“All sorrows can be borne if you put them into a story or tell a story about them.” (Isak Dinesen)
Last week, a friend of mine jumped off a downtown high-rise building to end her mental torture and free herself from the inner hell she’d lived for the past few years. My friend Mary and I would often go many months and not see or talk to one another. It was just that kind of friendship. Sometimes distant, still ongoing, and long term.
I first met her about twenty years ago, right before she was pregnant with her first and only child. She left behind many friends and acquaintances, and a nineteen-year-old daughter, a play date for my oldest girl when they were both little. Their sleep-overs at ages five and nine meant on any given morning they’d have kid-baked pizza for breakfast and afterwards in Mary’s back yard, sky high trampoline flights and landings closer to the spine-breaking metal spring edges than I could bear to watch. These memories stand out for me as much as Mary’s ending.
Her suicide carved the deepest of pain in my soul yet somehow in this last week since her death, I still feel her presence as if butterflies, fairies, and elves float around. Kooky concept I know but I’d rather sense this mystical in the air than other images left behind.
Over time I’ve lost several friends and also a family member to suicide. I don’t know the kind of torture and prison they must have lived, for my instinct drives me to look up and glance around when I’m in the dark. I ache for anyone who loses hope. So far it’s never happened to me. Maybe it’s because of my extreme beginnings in prison but as long as I can look up, around, and beyond myself, then I can get up. I hope it stays that way but I’ve learned there’s no guarantee. When the options are insanity, institution, or death, who knows what we’ll choose until we’re there.
What’s helped me a little is to learn about “the secret.” I’ve learned it goes way back. The earliest recorded suicide was 1046 BC when Shang Zhou, the last king of the Shang Dynasty of China, set fire to his palace and remained inside. Suicide touches a lot of us, with
• An estimated 4.5 million survivors in this country. (AAS)
Mary, at least, is out of her living hell but what about the others down the road who will make the same choice?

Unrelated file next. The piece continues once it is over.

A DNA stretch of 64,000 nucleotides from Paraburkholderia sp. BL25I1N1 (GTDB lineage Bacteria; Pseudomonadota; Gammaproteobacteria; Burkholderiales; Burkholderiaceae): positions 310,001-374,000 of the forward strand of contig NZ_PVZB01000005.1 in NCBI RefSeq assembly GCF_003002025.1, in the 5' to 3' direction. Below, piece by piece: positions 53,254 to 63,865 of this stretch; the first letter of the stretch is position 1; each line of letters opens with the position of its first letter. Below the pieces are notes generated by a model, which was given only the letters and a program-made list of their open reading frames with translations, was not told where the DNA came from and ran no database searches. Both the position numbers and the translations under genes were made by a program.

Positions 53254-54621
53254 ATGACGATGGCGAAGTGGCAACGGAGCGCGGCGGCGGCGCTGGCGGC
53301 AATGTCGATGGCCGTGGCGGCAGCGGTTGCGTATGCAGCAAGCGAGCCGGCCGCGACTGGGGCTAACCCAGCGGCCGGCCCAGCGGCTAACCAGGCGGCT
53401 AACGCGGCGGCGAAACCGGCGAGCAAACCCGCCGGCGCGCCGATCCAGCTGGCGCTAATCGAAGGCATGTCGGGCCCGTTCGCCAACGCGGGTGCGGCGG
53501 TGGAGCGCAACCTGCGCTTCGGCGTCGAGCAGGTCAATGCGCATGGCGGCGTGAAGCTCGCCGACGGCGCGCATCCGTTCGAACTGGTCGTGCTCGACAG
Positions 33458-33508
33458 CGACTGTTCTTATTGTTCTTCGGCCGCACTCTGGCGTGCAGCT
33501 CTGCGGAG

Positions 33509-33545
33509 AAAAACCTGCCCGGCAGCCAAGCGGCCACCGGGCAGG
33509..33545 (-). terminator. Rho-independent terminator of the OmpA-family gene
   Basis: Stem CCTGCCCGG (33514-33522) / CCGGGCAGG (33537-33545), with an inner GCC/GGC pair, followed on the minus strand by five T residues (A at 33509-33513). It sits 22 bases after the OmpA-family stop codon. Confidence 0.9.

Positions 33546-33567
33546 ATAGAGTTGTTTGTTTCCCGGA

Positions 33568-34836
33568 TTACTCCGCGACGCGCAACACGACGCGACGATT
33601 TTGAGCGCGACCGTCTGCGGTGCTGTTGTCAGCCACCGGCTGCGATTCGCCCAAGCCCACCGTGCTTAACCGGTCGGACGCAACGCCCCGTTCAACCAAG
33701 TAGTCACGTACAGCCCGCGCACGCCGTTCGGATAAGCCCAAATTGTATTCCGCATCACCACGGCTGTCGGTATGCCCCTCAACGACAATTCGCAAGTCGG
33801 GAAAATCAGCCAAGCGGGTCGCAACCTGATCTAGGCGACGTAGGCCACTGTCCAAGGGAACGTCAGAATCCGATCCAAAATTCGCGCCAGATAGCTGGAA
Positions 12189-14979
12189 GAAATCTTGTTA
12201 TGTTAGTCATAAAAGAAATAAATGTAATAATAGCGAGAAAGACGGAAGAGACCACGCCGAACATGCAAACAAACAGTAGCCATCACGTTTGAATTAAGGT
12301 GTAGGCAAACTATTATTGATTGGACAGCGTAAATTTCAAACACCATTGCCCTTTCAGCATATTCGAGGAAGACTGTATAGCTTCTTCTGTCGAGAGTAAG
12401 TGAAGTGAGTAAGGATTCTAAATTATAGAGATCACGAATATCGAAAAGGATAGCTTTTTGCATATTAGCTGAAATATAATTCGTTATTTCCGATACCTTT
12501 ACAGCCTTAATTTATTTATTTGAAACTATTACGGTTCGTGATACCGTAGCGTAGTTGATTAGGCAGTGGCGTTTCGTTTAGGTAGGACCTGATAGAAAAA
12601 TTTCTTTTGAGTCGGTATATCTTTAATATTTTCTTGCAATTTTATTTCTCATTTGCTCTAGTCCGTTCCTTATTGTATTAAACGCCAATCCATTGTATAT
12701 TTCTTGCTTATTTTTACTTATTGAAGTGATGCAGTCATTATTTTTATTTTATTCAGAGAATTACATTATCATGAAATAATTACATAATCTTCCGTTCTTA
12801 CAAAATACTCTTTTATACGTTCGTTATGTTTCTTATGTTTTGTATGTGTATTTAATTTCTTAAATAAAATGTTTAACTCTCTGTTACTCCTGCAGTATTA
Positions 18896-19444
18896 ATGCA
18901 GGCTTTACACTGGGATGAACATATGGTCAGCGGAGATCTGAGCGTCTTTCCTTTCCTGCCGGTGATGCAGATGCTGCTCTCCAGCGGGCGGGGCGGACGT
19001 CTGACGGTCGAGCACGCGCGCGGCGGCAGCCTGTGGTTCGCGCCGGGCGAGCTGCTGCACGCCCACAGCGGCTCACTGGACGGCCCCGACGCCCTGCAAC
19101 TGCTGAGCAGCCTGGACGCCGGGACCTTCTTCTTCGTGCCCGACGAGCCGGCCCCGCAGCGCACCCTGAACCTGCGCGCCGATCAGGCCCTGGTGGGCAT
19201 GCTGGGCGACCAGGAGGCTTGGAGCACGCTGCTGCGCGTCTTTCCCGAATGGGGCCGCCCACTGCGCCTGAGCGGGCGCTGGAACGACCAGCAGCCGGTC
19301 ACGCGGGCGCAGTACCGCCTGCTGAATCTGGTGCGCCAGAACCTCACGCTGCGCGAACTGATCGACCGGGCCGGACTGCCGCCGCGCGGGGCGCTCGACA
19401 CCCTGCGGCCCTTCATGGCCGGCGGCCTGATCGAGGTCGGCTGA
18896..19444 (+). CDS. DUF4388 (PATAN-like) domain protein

- There are twice as many deaths due to suicide than HIV/AIDS. • An average of one person dies by suicide every 16.2 minutes. (CDC, AAS)
- There are four male suicides for every female suicide. (CDC, AAS)
- There are an estimated 8 to 25 attempted suicides to 1 completion.
- 1 in 65,000 children, ages 10 to 14, commit suicide each year.
- The strongest risk factor for suicide is depression.
As a several-times-over survivor left after suicide, not much helps me grapple with it other than talking, and also silence and private meditation, and a wide umbrella of friends and family. Mary still lives in a part of me. Mary, a name I now feel in my bones, which I’d never thought much about before this. It was my given middle name at birth, Madlyn Mary, before my adoption when I became Deborah Kate as a toddler.
Besides a personal association with her name, Mary left me two unexpected legacies. One, a coincidence. Or maybe not. Today I dug around looking for a file on a shelf packed with miscellaneous folders and I came across the box where I’d stored my pen and ink greeting card line, which I created many years ago and since discontinued. Dancers in Tutus. Somehow I know Mary wouldn’t mind my tutus along side grief. The coincidence lives in the two I found, mourning, and secrecy.
The second legacy she left to me has altered my world. My outlook on life changed from the second I learned of her suicide. I have no idea how this happened. I’m not the most patient person sometimes, but since her death, nothing annoys me. Not one person, place, or thing can spark any anger or irritation from me right now. This might change but for now my priorities about what matters have shifted.
Along with the deepest of grief and anguish about how Mary’s life ended, I’m left with an interior calm I can’t explain other than she handed it off for me to carry. No “What if…” and “If only…” Only mourning, and doing what I know to survive. Write, dream, draw, talk, and seek silence.
I don’t need answers about anything right now. My friend doesn’t either. I honor her freedom from her living hell. May her memory be for a blessing.
Already I’ve received a blessing. I haven’t felt one teeny bit of criticism about anything or anyone from the second I learned of her death. Not one.
I hope it lasts.